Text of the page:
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LETTER TO EDITOR  
Year : 2021  |  Volume : 46  |  Issue : 2  |  Page : 344-345
 

Status of mandatory tuberculosis case notification among pharmacy outlets in urban Puducherry: A cross-sectional descriptive study


1 Department of Preventive and Social Medicine, JIPMER International School of Public Health, Puducherry, India
2 Department of Community Medicine and School of Public Health, PGIMER, Chandigarh, India

Date of Submission18-Jun-2020
Date of Acceptance09-Jan-2021
Date of Web Publication29-May-2021

Correspondence Address:
Dr. Swaroop Kumar Sahu
Department of Preventive and Social Medicine, JIPMER International School of Public Health, Puducherry
India
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Source of Support: None, Conflict of Interest: None


DOI: 10.4103/ijcm.IJCM_499_20

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How to cite this article:
Revathy R, Sahu SK, Rehman T. Status of mandatory tuberculosis case notification among pharmacy outlets in urban Puducherry: A cross-sectional descriptive study. Indian J Community Med 2021;46:344-5

How to cite this URL:
Revathy R, Sahu SK, Rehman T. Status of mandatory tuberculosis case notification among pharmacy outlets in urban Puducherry: A cross-sectional descriptive study. Indian J Community Med [serial online] 2021 [cited 2021 Jun 13];46:344-5. Available from: https://www.ijcm.org.in/text.asp?2021/46/2/344/317073




Sir,

In 2018, approximately 10 million people were diagnosed with tuberculosis (TB) globally. Out of this, 3.6 million TB cases were missed by the health system.[1] In 2018, out of all the notified cases registered in the Revised National Tuberculosis Control Program (RNTCP) in India, 25% were from the private sector, and this was 40% higher compared to that of the previous year.[2] In addition to involving private practitioners in the program, involving pharmacy outlets is expected to further increase TB notification rates. No user fees or appointments and easy access make pharmacy outlets a preferred point to access health care.[3] It is thus necessary to monitor TB drug sales to prevent the emergence of drug resistance due to the irrational use of antibiotics. The biggest challenge that the country presently faces is nonresponse to first-line anti-TB treatment (ATT) and multiple drug-resistant-TB (MDR-TB).[4] The emergence of MDR-TB can be attributed to faulty medication practices. Therefore, for ensuring dispensing of appropriate ATT drugs to TB patients, notification mechanisms need to be streamlined.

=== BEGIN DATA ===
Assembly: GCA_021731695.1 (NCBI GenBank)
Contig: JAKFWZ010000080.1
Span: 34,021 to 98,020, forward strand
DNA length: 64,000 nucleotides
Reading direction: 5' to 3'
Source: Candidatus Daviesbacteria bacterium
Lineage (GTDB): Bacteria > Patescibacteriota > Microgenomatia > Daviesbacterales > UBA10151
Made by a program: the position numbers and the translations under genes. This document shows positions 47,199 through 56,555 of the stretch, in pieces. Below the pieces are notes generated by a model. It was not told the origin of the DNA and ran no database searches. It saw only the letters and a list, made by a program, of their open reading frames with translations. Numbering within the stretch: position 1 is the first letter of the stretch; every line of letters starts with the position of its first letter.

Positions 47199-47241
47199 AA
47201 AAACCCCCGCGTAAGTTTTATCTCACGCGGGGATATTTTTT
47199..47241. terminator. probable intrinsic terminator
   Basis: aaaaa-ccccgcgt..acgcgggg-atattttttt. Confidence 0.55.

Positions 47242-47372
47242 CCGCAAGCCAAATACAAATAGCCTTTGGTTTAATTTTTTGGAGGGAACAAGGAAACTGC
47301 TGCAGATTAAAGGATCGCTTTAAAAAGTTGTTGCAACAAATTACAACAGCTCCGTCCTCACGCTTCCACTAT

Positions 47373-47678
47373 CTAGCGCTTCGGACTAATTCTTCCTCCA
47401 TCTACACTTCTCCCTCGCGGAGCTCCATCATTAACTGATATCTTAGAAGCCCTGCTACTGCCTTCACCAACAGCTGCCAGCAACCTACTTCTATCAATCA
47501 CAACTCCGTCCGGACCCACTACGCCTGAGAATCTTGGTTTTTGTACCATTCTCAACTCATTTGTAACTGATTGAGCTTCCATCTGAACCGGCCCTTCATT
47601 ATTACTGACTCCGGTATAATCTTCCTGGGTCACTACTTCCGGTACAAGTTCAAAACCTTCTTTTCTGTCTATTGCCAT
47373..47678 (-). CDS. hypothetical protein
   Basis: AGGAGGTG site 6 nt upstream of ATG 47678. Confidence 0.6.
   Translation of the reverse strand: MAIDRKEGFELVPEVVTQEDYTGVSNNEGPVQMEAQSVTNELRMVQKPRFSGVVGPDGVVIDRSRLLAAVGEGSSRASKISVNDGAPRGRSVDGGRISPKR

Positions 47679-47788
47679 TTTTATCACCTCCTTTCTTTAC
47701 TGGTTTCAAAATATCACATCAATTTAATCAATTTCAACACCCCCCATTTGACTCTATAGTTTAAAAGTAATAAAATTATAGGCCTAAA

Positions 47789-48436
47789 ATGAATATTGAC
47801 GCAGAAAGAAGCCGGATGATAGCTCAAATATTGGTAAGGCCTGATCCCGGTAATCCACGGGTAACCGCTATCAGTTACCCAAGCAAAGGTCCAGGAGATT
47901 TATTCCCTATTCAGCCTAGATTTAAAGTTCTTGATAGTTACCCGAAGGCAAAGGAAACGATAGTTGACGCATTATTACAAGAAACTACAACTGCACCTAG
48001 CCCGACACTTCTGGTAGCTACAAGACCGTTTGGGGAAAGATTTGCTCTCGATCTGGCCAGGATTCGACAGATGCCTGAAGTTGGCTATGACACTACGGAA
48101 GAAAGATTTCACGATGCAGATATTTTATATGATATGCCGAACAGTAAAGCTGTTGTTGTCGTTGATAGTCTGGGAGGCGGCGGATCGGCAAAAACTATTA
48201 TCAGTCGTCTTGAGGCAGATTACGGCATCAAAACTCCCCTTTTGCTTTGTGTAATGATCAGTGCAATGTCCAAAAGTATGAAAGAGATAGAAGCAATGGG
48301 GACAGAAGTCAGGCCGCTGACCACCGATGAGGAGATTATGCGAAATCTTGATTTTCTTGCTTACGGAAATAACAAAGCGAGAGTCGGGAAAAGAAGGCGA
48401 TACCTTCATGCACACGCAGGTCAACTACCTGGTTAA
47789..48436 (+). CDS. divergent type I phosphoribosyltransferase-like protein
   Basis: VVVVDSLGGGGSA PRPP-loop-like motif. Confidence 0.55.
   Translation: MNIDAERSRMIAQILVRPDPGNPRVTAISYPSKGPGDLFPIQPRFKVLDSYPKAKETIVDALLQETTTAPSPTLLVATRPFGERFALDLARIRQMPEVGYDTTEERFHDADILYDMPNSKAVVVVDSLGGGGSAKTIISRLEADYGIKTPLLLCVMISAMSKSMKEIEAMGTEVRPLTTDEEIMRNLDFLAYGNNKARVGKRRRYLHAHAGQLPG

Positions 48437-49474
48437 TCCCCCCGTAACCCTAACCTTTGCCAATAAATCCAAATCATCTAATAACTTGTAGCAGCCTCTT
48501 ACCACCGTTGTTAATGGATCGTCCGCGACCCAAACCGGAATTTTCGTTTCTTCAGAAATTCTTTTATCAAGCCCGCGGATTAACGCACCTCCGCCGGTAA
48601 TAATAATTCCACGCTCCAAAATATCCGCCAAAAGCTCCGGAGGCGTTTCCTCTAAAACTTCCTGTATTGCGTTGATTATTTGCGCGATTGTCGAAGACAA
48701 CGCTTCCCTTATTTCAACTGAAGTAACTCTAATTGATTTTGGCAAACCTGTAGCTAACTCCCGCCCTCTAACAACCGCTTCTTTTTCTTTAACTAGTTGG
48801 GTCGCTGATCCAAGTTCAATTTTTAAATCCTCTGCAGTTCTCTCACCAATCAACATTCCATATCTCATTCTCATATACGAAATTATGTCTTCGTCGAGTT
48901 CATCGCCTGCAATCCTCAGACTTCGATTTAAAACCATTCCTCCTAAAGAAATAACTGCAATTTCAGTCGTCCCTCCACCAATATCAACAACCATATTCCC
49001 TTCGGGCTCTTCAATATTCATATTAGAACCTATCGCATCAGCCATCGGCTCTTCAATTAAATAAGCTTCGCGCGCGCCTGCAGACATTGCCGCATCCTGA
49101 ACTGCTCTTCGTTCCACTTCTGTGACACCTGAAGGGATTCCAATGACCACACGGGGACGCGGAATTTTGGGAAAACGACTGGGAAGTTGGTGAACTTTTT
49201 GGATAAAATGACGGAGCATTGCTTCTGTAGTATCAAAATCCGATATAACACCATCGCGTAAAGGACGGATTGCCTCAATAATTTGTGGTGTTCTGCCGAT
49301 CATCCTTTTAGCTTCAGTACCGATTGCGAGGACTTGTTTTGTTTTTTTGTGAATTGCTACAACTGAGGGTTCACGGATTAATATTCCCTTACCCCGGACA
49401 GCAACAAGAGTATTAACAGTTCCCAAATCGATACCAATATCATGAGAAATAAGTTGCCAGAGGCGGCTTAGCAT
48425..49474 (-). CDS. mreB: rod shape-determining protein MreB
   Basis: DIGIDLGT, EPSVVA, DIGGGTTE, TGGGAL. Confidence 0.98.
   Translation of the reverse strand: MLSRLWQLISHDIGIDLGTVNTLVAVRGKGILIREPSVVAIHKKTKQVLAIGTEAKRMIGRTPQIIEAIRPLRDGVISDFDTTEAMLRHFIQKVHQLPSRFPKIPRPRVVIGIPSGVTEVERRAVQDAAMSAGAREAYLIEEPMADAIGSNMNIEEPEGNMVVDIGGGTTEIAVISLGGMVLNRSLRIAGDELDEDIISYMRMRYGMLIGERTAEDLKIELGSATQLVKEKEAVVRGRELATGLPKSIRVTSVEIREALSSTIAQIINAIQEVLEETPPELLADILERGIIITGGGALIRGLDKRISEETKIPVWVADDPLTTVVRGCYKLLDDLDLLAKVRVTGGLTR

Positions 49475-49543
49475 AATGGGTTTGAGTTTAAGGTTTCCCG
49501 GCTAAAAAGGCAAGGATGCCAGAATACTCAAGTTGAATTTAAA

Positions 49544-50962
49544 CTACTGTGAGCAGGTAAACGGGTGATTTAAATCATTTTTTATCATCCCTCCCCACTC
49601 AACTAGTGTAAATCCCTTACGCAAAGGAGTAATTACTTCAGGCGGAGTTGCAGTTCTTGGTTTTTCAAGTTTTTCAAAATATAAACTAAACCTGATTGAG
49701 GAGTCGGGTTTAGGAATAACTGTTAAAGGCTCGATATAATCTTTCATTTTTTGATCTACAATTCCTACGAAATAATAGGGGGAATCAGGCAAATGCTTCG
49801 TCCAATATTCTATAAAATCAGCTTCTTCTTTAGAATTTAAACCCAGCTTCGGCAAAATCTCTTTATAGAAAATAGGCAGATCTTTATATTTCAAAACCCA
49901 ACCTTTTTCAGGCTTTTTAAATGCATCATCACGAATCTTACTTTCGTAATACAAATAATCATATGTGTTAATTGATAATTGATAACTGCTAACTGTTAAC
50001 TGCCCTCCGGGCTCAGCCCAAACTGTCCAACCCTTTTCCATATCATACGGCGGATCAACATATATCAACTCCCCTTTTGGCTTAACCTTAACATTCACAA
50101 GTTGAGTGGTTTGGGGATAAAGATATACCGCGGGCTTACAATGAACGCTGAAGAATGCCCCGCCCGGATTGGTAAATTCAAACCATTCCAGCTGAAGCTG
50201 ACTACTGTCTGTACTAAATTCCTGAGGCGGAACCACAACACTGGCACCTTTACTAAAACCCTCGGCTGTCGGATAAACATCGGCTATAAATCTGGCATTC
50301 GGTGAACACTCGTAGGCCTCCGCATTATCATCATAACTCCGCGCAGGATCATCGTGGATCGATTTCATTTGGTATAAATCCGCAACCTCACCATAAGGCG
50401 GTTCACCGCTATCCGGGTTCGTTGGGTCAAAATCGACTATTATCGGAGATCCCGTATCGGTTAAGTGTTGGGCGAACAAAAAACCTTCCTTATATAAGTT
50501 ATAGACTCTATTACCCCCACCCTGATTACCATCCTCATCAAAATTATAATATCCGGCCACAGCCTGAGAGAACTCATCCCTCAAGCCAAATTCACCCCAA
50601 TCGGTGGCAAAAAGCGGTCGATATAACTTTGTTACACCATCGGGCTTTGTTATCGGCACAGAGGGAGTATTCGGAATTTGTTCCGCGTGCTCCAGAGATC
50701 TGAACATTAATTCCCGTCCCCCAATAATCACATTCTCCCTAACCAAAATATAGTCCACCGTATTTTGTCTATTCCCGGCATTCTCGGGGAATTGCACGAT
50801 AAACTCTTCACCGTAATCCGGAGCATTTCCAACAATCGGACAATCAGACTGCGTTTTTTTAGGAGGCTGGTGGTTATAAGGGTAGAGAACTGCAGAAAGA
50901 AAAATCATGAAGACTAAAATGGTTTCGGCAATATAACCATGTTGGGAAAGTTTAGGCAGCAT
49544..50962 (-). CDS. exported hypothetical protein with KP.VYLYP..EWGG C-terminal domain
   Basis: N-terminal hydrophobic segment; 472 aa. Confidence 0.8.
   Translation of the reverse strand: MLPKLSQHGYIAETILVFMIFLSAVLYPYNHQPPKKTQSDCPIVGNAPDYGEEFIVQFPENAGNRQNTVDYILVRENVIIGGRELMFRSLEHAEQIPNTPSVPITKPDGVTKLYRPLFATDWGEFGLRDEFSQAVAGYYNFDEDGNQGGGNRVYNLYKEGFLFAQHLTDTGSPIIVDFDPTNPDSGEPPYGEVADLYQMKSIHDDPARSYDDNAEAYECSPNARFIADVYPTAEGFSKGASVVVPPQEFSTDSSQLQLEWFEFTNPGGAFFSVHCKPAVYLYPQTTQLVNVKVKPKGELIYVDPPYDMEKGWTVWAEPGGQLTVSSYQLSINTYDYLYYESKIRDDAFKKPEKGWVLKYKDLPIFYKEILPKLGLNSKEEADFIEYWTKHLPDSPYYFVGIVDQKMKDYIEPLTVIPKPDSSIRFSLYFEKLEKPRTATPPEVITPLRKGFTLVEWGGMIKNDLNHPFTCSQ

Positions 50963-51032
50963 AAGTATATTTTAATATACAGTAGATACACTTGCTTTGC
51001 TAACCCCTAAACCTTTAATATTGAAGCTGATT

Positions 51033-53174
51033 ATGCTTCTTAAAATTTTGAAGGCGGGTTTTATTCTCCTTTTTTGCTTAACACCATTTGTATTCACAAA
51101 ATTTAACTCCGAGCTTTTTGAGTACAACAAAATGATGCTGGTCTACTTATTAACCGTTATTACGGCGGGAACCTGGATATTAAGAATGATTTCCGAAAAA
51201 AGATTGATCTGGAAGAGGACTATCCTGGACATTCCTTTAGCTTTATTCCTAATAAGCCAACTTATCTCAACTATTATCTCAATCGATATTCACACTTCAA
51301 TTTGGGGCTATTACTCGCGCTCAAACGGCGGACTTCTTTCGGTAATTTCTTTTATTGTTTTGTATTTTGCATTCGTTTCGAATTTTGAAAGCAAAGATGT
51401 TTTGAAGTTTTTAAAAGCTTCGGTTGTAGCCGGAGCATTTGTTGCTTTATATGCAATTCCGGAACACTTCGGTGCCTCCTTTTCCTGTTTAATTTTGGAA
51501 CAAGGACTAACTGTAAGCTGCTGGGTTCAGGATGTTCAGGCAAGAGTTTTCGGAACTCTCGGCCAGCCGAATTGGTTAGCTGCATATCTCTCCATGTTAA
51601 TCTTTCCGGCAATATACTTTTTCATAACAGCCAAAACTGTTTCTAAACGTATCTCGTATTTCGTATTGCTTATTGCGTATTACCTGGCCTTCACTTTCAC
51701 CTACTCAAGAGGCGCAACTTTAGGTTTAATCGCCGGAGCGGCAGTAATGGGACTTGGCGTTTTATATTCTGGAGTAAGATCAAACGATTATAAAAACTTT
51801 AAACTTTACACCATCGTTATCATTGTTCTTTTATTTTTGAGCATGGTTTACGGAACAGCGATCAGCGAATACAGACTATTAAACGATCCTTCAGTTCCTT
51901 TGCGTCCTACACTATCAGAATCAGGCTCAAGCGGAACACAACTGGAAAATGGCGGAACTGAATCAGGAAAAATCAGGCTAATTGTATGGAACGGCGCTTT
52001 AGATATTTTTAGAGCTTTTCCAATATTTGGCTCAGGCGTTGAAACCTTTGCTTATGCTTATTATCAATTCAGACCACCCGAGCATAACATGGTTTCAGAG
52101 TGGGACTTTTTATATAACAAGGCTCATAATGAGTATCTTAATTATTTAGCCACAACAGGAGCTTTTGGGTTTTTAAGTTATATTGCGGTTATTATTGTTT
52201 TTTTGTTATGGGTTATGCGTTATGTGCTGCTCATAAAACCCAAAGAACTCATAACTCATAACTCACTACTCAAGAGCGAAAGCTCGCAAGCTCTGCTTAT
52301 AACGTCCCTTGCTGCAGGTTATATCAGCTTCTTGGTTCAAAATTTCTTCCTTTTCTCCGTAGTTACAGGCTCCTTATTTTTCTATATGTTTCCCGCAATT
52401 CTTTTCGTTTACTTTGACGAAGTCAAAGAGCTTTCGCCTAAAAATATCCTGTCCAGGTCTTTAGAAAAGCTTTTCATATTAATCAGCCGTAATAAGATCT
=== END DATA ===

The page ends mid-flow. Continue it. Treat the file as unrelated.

Collaborating with the pharmacy outlets can also help in ensuring that patients with symptoms of TB reach proper treatment providers. The Central Government of India, on March 16, 2018, specified that all pharmacists who dispensed ATT drugs should notify TB patients to the nodal officer of the district, either electronically or otherwise.[5]

A cross-sectional descriptive study was conducted in urban Puducherry to determine the proportion of pharmacy outlets dispensing ATT drugs without a prescription and notifying TB cases and as well as identify the barriers faced by them for TB case notification. 123 pharmacy outlets were mapped from six selected urban health centre areas with a relatively greater number of private health establishments. Study was conducted in two steps. In the first step, a simulated client approach was used to study the proportion of pharmacy outlets selling ATT drugs over the counter. Masters in Public Health students were trained to simulate clients and visited all outlets. Post their visit, they were interviewed to gather information on over the counter ATT. In the second step, owner/manager/salesmen of pharmacy outlets were interviewed for TB notification and its challenges.

Only 30 of the 123 outlets had ATT medicines. 23 (77%) outlets dispensed medicines without adhering to the notification procedure. To study the proportion of pharmacy outlets notifying TB cases to RNTCP, only 107 (87%) out of the 123 mapped pharmacy outlets could be reached. It was found that 20% (95% CI: 11.2–26.2) of them stated that they currently had a stock of ATT drugs. Among these outlets, 62% (95% CI: 38.1–81.0) mentioned that they are notifying TB cases to RNTCP and dispensed ATT drugs only with a prescription [Figure 1]. Half (53/107) of the pharmacy salespersons were aware about the notification procedure.